In 1973 the Illinois Commerce Commission, in a rate case entitled In re Central Illinois Public Service Company, No. 57300 (Illinois Commerce Commission 1973), Util. L. Rep., State (C.C.H.) par. 21900 (1973), acknowledged that Illinois is a State that still uses the "fair value" method of valuing property of utilities in the determination of the rate base upon which a reasonable return is to be computed. The Commission concluded, however, that in its judgment the "original cost" method best accomplishes the obligations of the Commission. It therefore rejected the "fair value" method and adopted the "original cost" method. In both of the cases now before this court the Commission, in its orders, referred to its 1973 order in the Central Illinois Public Service Company case and specifically stated that it adheres to its conclusion in that case. The arguments now that the Commission had, in fact, complied with the previous holdings of this court by "considering" and rejecting reproduction cost is contradicted by the very language of these orders.
The second argument advanced by the Commission's proponents urges us to abandon the fair-value rate-base method and to adopt the original-cost rate-base method. The superiority of the latter method has been argued at length. We have also been reminded in the briefs and in oral argument that 38 other jurisdictions now follow the original-cost method.
The dispute concerning the fair-value method as against the original-cost method has been described as the "`most widely disputed legal issue in the history of American public utility regulation'." (1 A. Priest, Principles of Public Utility Regulation 166 (1969).) Although it is apparent that a majority of the jurisdictions use the original-cost method, Professor Priest has observed that the States still following the fair-value method "are, in the aggregate, probably more significant commercially than their original cost sisters." 1 A. Priest, Principles of Public Utility Regulation 166 (1969).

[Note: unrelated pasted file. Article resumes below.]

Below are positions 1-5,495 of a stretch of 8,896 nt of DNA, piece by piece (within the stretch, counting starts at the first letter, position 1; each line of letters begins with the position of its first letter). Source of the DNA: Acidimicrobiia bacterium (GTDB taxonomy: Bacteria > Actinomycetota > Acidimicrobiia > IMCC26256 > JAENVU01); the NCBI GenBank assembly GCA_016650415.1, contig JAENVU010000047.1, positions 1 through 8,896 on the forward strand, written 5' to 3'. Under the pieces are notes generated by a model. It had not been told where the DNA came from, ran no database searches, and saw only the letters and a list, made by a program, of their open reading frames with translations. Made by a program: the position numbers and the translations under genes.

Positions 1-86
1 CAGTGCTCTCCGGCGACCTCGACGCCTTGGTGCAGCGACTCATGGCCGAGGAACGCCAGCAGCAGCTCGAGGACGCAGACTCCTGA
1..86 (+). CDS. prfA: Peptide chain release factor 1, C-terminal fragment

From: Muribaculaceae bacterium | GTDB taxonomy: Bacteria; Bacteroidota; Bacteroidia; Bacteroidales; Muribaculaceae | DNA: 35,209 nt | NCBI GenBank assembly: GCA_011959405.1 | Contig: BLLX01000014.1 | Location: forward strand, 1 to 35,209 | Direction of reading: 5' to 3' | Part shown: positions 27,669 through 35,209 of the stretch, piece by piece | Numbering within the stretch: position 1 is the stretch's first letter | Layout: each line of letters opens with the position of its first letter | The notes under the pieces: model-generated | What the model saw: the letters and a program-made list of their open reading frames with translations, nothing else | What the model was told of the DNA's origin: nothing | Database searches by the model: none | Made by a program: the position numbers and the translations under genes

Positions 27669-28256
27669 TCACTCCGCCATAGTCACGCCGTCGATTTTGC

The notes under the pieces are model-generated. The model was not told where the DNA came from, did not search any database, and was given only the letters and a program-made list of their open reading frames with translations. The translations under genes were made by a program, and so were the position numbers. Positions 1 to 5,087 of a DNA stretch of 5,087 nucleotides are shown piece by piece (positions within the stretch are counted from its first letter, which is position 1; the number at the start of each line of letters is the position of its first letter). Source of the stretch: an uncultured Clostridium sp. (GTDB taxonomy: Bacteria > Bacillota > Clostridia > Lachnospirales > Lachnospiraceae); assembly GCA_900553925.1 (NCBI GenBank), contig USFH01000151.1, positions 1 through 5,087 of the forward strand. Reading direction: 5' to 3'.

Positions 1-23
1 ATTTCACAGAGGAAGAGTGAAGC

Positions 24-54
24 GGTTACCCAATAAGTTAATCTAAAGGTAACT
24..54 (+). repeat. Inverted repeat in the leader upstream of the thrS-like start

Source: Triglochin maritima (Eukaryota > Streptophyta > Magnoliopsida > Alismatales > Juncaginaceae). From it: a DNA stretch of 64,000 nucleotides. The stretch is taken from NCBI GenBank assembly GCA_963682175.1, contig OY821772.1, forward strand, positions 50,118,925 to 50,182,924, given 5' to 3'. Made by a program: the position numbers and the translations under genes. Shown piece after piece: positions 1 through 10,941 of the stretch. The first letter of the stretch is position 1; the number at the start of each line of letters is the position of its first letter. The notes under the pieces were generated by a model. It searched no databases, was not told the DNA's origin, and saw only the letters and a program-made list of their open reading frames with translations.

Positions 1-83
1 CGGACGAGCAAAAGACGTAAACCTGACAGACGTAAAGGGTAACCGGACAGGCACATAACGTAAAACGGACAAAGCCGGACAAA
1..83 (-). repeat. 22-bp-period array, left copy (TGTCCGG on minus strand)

We need not in this opinion enter into this rate controversy and present the relative merits of the two methods; nor need we speculate which of the two methods we would accept were we writing on a clean slate. The previous decisions of this court, which we have set out at length above, demonstrate that our statute has been consistently construed as requiring that the reasonable return to the utility be based on the fair value of its property. Springfield Gas placed this construction on our 1913 act. The act of 1921 repealed the 1913 act but reenacted a substantial portion of its regulatory provisions. Peoples Gas Light & Coke Co. v. Slattery thereafter placed the same construction on the 1921 act. Neither in the reenactment nor in the several amendments to the 1921 act has the legislature suggested any dissatisfaction with this construction.
It is well established that the reenactment of a statute which has been judicially construed is in effect an adoption of that construction by the legislature unless a contrary intent appears. (Stryker v. State Farm Mutual Automobile Insurance Co. (1978), 74 Ill.2d 507; Hupp v. Gray (1978), 73 Ill.2d 78; Kobylanski v. Chicago Board of Education (1976), 63 Ill.2d 165.) In view of the history of the Act and the steadfast adherence by this court for almost 60 years to the present-value method, it is appropriate to paraphrase the language of Mr. Justice Blackmun in Flood v. Kuhn (1972), 407 U.S. 258, 32 L.Ed.2d 728, 92 S.Ct. 2099. If there are evils in the present-value method which warrant its abandonment in favor of the original-cost method, the change should be by legislation. (See also New York Telephone Co. v. Public Service Com. (1956), 309 N.Y. 569, 132 N.E.2d 847.) We invite the legislature's consideration of these two competing methods of computing rate base.